With the tax season upon us, the Internal Revenue Service has been pledging to a skeptical public that, this year, it will be more efficient and "customer-friendly" than ever before.
Well, for about a million Americans, the agency is already off a terrible start. Packets of 1040 and other forms sent to taxpayers on the East and West coasts contain incorrect return address labels.
People who try to use the stick-on, pre-printed label to send their returns back to the IRS will have them returned to sender instead.
This is because the bar codes, which the Postal Service's processing machines read, contains the taxpayers' zip codes, not the IRS'.
In keeping with the longstanding IRS tradition of never taking blame for its own mistakes -- while never absolving taxpayers of blame for theirs -- red-faced agency officials claim the error is the printing contractor's.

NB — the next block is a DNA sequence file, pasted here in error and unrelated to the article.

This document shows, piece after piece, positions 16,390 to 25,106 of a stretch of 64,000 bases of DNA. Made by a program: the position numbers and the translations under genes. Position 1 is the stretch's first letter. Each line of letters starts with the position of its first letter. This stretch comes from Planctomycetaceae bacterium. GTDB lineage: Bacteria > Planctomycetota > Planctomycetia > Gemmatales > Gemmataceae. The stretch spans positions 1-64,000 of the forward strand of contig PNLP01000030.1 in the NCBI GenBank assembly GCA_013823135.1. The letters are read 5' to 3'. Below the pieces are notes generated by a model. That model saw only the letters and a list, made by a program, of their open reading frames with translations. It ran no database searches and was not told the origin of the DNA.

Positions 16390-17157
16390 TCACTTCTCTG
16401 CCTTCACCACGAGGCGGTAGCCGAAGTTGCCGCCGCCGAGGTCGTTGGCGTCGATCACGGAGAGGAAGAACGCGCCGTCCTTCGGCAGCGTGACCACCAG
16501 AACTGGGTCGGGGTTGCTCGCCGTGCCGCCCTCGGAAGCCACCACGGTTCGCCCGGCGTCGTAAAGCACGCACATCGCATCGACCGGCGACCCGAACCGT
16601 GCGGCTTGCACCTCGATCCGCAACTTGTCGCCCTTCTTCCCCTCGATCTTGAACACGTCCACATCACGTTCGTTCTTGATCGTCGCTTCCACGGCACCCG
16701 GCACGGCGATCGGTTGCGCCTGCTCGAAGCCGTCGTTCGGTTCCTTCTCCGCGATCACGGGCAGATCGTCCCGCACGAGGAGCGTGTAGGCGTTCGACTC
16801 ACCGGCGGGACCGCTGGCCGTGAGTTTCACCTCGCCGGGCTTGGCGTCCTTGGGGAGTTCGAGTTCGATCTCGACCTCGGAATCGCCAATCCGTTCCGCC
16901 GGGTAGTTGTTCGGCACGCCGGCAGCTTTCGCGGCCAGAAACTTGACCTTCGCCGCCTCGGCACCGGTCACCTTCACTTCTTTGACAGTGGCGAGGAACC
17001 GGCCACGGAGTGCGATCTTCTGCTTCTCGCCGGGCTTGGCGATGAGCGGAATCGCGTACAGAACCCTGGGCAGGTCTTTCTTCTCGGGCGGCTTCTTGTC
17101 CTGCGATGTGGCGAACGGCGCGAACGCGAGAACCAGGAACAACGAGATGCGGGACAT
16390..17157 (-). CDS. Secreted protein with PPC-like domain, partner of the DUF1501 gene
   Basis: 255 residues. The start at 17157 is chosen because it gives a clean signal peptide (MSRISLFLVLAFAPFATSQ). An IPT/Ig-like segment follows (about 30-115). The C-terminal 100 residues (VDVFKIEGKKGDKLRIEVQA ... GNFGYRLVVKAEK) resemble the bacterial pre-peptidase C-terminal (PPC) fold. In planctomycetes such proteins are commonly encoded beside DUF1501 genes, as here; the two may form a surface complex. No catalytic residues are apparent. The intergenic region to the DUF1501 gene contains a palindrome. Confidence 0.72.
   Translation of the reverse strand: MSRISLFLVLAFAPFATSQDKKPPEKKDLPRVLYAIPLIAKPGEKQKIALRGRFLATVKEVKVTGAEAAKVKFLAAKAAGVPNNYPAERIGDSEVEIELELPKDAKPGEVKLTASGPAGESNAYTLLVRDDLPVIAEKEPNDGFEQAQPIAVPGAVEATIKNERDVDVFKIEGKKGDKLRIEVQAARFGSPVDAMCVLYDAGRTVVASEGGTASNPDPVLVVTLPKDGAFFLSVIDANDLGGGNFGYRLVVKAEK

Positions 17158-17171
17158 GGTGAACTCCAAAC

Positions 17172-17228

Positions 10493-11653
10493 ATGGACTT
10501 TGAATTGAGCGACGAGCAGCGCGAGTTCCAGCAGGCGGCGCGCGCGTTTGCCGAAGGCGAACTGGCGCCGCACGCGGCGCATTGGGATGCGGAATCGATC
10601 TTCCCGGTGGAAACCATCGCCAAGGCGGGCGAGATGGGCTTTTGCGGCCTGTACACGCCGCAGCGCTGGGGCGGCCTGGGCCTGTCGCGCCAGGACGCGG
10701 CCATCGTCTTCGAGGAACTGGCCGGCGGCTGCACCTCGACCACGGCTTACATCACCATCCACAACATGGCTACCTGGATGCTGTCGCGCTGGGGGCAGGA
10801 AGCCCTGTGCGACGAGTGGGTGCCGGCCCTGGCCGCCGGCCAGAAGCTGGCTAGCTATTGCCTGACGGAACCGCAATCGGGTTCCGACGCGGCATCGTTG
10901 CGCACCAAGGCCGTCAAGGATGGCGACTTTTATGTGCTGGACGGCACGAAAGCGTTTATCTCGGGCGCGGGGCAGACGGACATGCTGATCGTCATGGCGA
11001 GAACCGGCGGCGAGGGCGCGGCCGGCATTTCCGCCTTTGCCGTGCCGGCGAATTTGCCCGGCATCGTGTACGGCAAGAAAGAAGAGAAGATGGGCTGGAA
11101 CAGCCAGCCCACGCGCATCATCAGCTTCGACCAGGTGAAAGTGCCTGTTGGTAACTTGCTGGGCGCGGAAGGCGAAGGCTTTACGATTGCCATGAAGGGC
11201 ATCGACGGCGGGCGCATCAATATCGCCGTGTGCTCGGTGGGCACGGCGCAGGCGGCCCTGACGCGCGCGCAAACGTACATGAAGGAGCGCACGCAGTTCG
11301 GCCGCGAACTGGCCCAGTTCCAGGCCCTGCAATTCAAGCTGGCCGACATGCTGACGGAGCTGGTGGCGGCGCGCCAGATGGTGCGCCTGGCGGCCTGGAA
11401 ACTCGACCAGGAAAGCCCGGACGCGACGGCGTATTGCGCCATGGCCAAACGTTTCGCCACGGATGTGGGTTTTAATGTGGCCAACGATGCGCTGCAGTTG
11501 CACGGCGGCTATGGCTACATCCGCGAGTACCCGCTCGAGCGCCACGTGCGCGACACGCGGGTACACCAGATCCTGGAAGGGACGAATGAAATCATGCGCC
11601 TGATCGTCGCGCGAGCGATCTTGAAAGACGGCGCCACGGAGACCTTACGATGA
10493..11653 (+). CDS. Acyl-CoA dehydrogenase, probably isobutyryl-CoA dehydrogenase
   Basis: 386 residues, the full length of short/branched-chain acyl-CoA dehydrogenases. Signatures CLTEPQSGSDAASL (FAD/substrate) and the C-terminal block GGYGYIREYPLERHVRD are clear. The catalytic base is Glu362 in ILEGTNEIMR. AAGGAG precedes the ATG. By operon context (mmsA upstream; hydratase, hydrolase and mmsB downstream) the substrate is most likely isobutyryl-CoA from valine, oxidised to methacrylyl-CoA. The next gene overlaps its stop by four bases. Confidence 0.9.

Isn't pointing the finger elsewhere typical of government bureaucracies? If it's taxpayer money, the buck stops at the IRS. But if it's an IRS mistake, the buck is passed on to somebody else.
If there are more IRS foul-ups heading toward the April 15 tax deadline -- and we're sure there will be -- watch public sentiment build to replace the existing archaic tax code with a new and fairer tax system for a new millennium -- a system without an IRS.